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Yanagisawa & Abe’s new paper published in “Journal of Experimental Psychology: General”

 Assistant Professor Kuniaki Yanagisawa and Associate Prof. Nobuhito Abe‘s new paper published in “Journal of Experimental Psychology: General”.

Yanagisawa K, Abe N, Kashima ES, Nomura M (2016)
Self-esteem modulates amygdala-VLPFC connectivity in response to mortality threats
Journal of Experimental Psychology: General 145 (3): 273-283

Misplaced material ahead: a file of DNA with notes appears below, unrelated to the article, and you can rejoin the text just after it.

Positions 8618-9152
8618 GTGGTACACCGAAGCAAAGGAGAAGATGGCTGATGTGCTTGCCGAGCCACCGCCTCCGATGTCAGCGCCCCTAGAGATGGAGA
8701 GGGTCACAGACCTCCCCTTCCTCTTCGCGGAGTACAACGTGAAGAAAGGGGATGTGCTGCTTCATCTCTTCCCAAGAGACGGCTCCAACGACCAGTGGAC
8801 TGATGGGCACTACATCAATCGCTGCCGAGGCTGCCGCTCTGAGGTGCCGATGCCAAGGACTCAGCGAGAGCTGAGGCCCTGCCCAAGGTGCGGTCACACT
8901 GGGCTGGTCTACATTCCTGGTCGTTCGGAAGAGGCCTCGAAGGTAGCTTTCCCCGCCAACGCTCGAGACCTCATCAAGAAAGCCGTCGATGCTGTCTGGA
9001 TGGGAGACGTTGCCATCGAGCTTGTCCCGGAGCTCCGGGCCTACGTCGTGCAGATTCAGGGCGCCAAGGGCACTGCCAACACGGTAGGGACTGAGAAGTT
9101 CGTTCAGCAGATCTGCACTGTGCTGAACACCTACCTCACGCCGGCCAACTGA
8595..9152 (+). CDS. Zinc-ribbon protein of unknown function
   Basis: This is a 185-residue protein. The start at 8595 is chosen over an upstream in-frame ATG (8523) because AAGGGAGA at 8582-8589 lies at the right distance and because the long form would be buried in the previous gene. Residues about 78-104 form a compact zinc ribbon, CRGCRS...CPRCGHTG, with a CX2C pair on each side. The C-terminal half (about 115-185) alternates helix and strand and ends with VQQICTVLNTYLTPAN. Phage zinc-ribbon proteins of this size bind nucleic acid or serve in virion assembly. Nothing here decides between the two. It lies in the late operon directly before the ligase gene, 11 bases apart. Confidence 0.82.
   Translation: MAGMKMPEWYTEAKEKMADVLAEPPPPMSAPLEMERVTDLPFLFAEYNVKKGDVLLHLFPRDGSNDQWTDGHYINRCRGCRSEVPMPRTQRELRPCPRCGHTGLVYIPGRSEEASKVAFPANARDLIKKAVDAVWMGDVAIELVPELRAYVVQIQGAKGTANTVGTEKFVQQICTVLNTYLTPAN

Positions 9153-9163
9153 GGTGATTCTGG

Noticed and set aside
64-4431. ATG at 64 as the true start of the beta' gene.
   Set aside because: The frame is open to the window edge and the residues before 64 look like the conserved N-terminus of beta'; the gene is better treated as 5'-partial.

Reminders of death often elicit defensive responses in individuals, especially among those with low self-esteem. Although empirical evidence indicates that self-esteem serves as a buffer against mortality threats, the precise neural mechanism underlying this effect remains unknown. We used functional magnetic resonance imaging (fMRI) to test the hypothesis that self-esteem modulates neural responses to death-related stimuli, especially functional connectivity within the limbic-frontal circuitry, thereby affecting subsequent defensive reactions. As predicted, individuals with high self-esteem subjected to a mortality threat exhibited increased amygdala-ventrolateral prefrontal cortex (VLPFC) connectivity during the processing of death-related stimuli compared with individuals who have low self-esteem. Further analysis revealed that stronger functional connectivity between the amygdala and the VLPFC predicted a subsequent decline in responding defensively to those who threaten one’s beliefs. These results suggest that the amygdala-VLPFC interaction, which is modulated by self-esteem, can reduce the defensiveness caused by death-related stimuli, thereby providing a neural explanation for why individuals with high self-esteem exhibit less defensive reactions to mortality threats. (PsycINFO Database Record (c) 2016 APA, all rights reserved)